What Would You Do If You Could Restore A Pinoy Heritage Site?
In photos: See how these PSID students created their own versions of Adaptive reuse on Pinoy heritage sites
With many Pinoy heritage sites either being demolished or damaged by fire, it is truly inspiring to hear news about these Filipino treasures being conserved or restored.
Adaptive Reuse is the main theme of the exhibit of the Philippine School of Interior Design’s (PSID) graduating class for 2018. “Juxtapose: Espasyo at Panahon” features 17 different spaces in three categories of existing Filipino heritage sites (residential, commercial, and industrial), and how the students interpreted and fitted out the spaces for modern use.
According to batch adviser, interior designer Nicky Jardenil, experts from the National Commission for Culture and the Arts worked with the students on conservation and adaptive reuse techniques and tips. With this exhibit, one only hopes that others will follow suit, and be inspired to rebuild and restore old structures, rather than demolish them, or abandon existing restoration projects.
Laurel Ancestral House in San Juan
Four generations of the Laurel family have lived in this ancestral home since 1927, one of the first houses built along F. Benitez Street in San Juan. A major renovation in 2010 restored this house’s structural integrity. As it is located in a residential area, the group of Kim Tigue, Kristine Escober, Pam Lachic, and Mary Teng chose to create a private spa within the home, retaining much of the house’s original design details, such as the capiz windows, grilles, and original wooden paneling.
Cabildo House in Vigan
Calle Crisologo is one of the main tourist attractions in Vigan, Ilocos Sur, and has been declared a UNESCO World Heritage Site. It is lined with many centuries-old ancestral houses, most of which have been converted into shops, restaurants, and hotels, but the Cabildo house is still being used as a vacation house by the family. In the booth by Donna Causapin, Lara Ong, Ana Roble, and Nikka Mario, one room of the house has been converted into a confection of a fashion atelier, retaining many original details of the house, as well as some Secessionist–style calado work on the walls.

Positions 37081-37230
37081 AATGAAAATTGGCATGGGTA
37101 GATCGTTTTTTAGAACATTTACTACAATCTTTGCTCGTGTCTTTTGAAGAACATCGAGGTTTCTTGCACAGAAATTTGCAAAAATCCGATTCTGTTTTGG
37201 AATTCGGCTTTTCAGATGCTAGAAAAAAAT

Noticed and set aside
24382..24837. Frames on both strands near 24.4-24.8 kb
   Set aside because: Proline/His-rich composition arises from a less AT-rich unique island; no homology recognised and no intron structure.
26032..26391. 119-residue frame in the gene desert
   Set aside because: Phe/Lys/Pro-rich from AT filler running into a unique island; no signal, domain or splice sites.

Regina Building, Escolta
The 103-year-old Regina Building is one of the few original buildings standing in Escolta, undamaged by the war. Abi Lazo reinterprets its architectural elements of pedimented windows, balusers, bas-relief, and ornate ironwork into a coffee bar that incorporates many of the building’s Beaux Arts details.
Aduana Building, Intramuros
Also known as Intendencia, this Spanish Colonial structure has housed several government offices since it was built in 1823. In spite of it being damaged by heavy artillery in the Battle of Manila in 1945, it was ravaged by fire in 1979 and abandoned. There were plans to restore it as the National Archives building. The team of Elaine Hiloma, Denise Tuazon, Gwency Sobrepena, and Rein dela Cruz reimagined it as an ice cream parlor with a vintage vibe complete with old-fashioned soda fountain counter.
Tanduay Fire Station, Paco
Also known as Station No. 15, the Tanduay Fire Station was one of the first fire stations set up in Manila under the American regime by Hugh Bonner, a former chief of the New York Fire Department. The more-than-a-hundred-year-old structure still functions as a fire station, and the team of Sophia Aguado, Alecsa Alcantara, Rani Lorenzana, and Naomi Estiva repurposed the existing storage room as a co-working bar, reimagined with industrial-steampunk design details.
San Fernando Train Station, Pampanga
Built in 1892, this very historic train station in San Fernando witnessed National Hero Jose Rizal disembark to recruit friends to the La Liga Filipina. It was also the ending point of the Bataan Death March in 1942. The team of Justine Dacudao, Christina Locsin, Dianne Gonzales, and Jane Oracion transformed the station into a gentleman’s barber lounge, using the high ceilings and unique, brick arched windows as key design details.
Visit Juxtapose exhibit at the Santolan Town Plaza, 276 Col. Bonny Serrano Ave., Santolan, San Juan, until October 31. Follow the PSID 2018 graduating batch on their Facebook page.
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